They are also urged to do justice under God and to govern God’s people fairly. Magna Carta was a development of these themes.

As Zimmermann explains in another important article:

At the time of Magna Carta (1215), a royal judge called Henry de Bracton (d. 1268) wrote a massive treatise on principles of law and justice. Bracton is broadly regarded as ‘the father of the common law’, because his book De legibus et consuetudinibus Anglia is one of the most important works on the constitution of medieval England.

For Bracton, the application of law implies ‘a just sanction ordering virtue and prohibiting its opposite’, which means that the state law can never depart from God’s higher laws. As Bracton explains, jurisprudence was ‘the science of the just and unjust’. And he also declared that the state is under God and the law, ‘because the law makes the king. For there is no king where will rules rather then the law.’

The Christian faith provided to the people of England a status libertatis (state of liberty) which rested on the Christian presumption that God’s law always works for the good of society. With their conversion to Christianity, the kings of England would no longer possess an arbitrary power over the life and property of individuals, changing the basic laws of the kingdom at pleasure.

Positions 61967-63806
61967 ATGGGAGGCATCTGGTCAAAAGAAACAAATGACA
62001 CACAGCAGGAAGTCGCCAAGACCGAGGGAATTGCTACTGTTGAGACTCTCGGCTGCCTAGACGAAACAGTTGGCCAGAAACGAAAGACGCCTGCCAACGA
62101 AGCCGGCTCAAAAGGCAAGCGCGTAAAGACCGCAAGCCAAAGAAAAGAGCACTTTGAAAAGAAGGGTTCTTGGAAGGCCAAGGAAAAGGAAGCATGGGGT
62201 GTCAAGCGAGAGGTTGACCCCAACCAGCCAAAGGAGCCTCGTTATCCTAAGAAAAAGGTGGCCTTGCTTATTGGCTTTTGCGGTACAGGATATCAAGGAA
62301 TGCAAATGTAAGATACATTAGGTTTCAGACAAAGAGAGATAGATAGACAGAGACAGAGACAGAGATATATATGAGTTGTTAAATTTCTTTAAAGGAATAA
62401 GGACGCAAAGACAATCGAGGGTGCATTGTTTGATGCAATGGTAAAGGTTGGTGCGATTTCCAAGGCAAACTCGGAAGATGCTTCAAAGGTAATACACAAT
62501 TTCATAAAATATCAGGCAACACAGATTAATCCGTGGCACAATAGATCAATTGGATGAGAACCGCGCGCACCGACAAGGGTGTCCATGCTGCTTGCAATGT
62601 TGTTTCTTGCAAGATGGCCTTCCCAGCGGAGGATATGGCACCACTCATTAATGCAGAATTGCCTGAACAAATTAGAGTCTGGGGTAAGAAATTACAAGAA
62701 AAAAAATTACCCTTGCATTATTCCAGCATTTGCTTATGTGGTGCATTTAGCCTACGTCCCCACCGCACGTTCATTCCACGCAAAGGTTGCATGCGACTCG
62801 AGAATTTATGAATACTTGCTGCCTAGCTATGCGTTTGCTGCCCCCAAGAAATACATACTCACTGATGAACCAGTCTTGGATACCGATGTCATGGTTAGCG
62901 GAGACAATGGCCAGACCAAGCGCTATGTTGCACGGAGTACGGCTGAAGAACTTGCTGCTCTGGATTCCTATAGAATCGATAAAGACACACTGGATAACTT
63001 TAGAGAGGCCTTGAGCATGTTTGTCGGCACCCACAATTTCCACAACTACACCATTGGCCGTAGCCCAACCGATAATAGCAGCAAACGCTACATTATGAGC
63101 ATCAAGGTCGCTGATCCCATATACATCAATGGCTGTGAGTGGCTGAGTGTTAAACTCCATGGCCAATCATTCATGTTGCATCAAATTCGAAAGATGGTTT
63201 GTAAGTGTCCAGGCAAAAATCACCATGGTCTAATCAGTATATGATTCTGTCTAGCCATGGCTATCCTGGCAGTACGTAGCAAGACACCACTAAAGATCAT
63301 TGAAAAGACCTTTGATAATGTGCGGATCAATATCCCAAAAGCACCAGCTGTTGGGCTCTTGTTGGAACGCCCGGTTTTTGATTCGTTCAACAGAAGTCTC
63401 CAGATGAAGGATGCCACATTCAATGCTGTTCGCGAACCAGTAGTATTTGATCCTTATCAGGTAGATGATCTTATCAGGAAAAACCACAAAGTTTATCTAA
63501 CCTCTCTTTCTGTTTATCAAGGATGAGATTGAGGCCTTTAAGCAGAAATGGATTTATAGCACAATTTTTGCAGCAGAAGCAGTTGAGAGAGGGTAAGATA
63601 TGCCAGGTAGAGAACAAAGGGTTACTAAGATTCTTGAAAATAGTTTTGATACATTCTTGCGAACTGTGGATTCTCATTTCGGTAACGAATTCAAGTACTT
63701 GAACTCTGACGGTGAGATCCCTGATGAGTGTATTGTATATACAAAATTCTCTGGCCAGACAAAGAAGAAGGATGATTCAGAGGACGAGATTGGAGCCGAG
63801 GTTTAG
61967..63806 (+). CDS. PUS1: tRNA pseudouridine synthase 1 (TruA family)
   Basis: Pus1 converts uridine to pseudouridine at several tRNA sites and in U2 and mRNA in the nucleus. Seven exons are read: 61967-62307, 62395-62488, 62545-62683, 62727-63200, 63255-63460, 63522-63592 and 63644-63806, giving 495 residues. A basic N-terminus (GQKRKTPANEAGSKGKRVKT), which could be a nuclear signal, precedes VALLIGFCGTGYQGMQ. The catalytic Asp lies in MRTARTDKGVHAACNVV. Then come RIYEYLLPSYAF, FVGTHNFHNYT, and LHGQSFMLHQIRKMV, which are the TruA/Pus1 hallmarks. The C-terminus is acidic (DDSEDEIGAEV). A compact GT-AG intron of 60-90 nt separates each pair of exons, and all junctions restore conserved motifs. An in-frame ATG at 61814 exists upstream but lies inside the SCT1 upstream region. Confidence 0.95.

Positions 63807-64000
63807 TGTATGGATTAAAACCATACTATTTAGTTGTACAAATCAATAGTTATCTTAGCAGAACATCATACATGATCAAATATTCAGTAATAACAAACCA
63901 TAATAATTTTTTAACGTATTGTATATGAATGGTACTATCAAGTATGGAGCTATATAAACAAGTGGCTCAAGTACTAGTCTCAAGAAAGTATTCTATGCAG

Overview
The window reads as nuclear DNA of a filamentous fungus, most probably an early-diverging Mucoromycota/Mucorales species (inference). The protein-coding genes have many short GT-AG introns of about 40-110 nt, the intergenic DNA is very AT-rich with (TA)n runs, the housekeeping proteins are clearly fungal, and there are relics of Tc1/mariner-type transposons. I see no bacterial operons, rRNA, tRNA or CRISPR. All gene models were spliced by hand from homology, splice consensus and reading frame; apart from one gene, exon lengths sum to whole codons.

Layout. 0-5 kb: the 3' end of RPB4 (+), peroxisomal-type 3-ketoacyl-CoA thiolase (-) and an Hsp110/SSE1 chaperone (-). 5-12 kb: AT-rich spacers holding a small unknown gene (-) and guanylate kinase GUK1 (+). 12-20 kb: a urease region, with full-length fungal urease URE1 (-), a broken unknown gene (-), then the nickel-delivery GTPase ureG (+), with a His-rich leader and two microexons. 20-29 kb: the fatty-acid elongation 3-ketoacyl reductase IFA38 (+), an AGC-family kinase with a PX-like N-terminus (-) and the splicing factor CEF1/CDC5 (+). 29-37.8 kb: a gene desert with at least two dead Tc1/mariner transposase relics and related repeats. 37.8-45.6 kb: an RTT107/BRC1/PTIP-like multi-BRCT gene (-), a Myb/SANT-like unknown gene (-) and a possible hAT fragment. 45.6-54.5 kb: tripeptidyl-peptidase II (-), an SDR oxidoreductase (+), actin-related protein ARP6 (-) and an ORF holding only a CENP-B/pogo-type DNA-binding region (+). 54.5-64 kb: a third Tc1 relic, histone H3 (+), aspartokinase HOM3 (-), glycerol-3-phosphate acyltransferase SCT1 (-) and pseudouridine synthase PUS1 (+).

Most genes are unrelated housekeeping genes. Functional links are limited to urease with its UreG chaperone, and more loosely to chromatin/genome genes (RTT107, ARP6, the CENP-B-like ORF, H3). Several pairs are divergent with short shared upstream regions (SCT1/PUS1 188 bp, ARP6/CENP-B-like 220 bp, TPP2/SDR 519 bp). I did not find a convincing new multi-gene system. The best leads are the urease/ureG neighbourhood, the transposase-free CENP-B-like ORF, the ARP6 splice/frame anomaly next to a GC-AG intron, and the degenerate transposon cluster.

Rather, they were told about God’s promise in the book Isaiah, to deal with civil authorities who enact unjust laws (Isaiah 10:1). In fact, the Bible contains many passages condemning the perversion of justice by them (Prov 17:15, 24:23; Exo 23:7; Deut 16:18; Hab 1:4; Isa 60:14; Lam 3:34).

A recent piece in the English press also discusses the Christian role in the production of the Magna Carta:

Stephen Langton, Archbishop of Canterbury, played a central role in drafting the charter, which was signed by King John at Runnymede, Surrey. At least 11 other bishops were present.